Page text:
At the Bagan Thande Hotel – where the indoor dining room is actually a two-story cottage built for the Duke of Windsor, later King Edward VII, in 1922 – I took meals at an outdoor restaurant on a bluff above the Irrawaddy and watched all manner of commercial boats large and small motoring up and down the placid river.
The Irrawaddy begins at the confluence of the N’mai and Mali Rivers that run down from Himalayan glaciers, and then meanders 1,350 miles through Myanmar, fed along the way by countless tributaries, spreading into a massive delta region south of Yangon before flowing into the Andaman Sea. Its name is said to derive from the Sanskrit airāvatī, meaning “elephant river.” It is big, the source of life, culture and history for a country inhabited by homo sapiens for more than 10,000 years, and 700,000 years before that by homo erectus, and influenced every day by that river.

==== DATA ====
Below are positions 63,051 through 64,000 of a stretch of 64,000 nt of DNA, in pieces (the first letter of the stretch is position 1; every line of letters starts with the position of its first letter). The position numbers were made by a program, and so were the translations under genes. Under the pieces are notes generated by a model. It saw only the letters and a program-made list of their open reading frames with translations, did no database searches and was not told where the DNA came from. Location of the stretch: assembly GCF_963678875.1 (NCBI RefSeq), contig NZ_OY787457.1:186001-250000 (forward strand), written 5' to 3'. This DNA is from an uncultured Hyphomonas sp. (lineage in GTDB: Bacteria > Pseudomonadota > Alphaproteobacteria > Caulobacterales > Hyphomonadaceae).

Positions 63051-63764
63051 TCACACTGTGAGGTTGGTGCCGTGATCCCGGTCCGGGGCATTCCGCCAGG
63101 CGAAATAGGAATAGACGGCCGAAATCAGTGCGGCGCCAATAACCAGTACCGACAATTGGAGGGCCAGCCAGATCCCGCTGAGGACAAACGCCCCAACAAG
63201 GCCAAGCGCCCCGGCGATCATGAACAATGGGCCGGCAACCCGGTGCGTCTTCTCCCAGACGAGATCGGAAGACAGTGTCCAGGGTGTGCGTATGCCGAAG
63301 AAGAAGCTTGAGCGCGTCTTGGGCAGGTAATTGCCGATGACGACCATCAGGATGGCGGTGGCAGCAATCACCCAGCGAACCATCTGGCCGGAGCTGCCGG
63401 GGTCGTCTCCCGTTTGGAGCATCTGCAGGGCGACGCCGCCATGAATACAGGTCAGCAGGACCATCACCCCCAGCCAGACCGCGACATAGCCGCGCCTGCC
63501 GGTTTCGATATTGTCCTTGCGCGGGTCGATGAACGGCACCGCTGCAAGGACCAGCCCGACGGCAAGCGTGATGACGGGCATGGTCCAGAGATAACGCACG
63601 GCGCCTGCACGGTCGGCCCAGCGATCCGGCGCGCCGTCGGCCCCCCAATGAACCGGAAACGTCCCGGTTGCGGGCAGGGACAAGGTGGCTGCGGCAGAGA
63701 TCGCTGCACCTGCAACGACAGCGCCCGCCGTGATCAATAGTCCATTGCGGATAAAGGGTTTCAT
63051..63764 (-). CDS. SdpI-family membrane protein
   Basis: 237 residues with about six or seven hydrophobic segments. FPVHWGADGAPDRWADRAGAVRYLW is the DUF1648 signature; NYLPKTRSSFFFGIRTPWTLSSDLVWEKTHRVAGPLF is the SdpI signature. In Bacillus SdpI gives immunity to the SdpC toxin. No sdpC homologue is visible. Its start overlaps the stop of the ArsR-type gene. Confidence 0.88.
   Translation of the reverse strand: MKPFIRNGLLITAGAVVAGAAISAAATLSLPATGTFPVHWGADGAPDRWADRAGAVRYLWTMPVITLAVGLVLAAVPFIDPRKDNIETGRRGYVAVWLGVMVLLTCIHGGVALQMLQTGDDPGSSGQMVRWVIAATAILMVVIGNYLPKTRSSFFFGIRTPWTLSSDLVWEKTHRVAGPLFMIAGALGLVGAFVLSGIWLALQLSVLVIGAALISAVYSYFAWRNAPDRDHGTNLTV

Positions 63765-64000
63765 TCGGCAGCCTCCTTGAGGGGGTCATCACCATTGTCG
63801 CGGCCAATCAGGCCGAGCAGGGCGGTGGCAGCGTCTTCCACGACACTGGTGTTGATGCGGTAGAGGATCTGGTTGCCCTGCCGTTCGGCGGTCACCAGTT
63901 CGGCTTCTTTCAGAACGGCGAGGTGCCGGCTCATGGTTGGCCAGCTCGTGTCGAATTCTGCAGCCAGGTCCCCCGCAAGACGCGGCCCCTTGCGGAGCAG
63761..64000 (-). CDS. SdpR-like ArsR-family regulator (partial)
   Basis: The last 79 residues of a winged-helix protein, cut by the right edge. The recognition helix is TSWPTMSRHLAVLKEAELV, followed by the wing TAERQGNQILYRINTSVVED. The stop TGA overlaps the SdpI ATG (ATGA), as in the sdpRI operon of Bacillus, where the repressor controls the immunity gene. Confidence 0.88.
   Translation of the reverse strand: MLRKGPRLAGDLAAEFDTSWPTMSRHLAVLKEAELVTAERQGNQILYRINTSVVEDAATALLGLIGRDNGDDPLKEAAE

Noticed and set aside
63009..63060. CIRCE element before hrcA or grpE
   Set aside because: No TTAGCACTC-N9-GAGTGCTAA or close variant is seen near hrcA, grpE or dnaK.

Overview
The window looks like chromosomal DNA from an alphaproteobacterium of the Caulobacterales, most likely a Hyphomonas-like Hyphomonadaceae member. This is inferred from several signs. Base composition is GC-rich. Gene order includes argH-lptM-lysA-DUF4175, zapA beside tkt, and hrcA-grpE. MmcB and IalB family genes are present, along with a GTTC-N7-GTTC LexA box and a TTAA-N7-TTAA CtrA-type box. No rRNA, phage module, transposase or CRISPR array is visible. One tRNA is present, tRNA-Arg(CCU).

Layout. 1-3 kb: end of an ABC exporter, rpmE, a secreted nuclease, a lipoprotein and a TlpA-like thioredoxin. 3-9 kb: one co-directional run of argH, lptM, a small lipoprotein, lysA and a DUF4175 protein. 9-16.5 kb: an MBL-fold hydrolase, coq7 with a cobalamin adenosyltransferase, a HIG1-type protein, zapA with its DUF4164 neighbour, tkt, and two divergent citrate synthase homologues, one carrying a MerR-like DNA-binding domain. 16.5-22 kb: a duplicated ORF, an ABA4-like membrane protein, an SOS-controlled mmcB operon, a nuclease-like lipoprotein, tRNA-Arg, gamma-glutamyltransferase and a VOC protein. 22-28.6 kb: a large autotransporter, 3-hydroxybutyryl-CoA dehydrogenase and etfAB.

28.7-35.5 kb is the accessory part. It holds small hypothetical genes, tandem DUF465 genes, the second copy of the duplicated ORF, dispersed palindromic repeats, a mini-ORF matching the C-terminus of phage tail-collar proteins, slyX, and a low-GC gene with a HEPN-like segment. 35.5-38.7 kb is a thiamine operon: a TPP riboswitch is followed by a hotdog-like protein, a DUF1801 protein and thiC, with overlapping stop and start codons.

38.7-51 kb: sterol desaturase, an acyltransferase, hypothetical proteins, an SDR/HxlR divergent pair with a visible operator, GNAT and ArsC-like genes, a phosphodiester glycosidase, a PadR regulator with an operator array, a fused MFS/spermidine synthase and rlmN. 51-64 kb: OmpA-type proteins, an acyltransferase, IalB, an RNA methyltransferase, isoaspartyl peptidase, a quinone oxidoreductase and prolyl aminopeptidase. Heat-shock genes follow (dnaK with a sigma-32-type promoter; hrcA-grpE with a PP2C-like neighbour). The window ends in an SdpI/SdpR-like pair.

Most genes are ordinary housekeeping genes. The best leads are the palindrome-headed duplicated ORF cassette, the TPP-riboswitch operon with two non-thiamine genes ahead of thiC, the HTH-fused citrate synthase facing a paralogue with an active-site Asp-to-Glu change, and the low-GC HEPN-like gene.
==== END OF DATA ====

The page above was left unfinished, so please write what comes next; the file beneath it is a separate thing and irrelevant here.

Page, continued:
On my final afternoon in Bagan, I hiked down from the hotel and walked along the shore, skipping ancient stones of multi-hues and geologic origins. I stumbled across areas where someone – perhaps the men and women who live in a couple of small, stilted fisher huts in shallow water – had planted rows of corn and other crops in the sandy soil filled with organic goodness brought down each year in the monsoon floods.
For a couple of hours, I was a grateful part of the timeless Irrawaddy – a tiny part, but other than the river itself, tiny is the only kind of parts there are here.
Next: The man who came in from the jungle – life, death and politics in Myanmar.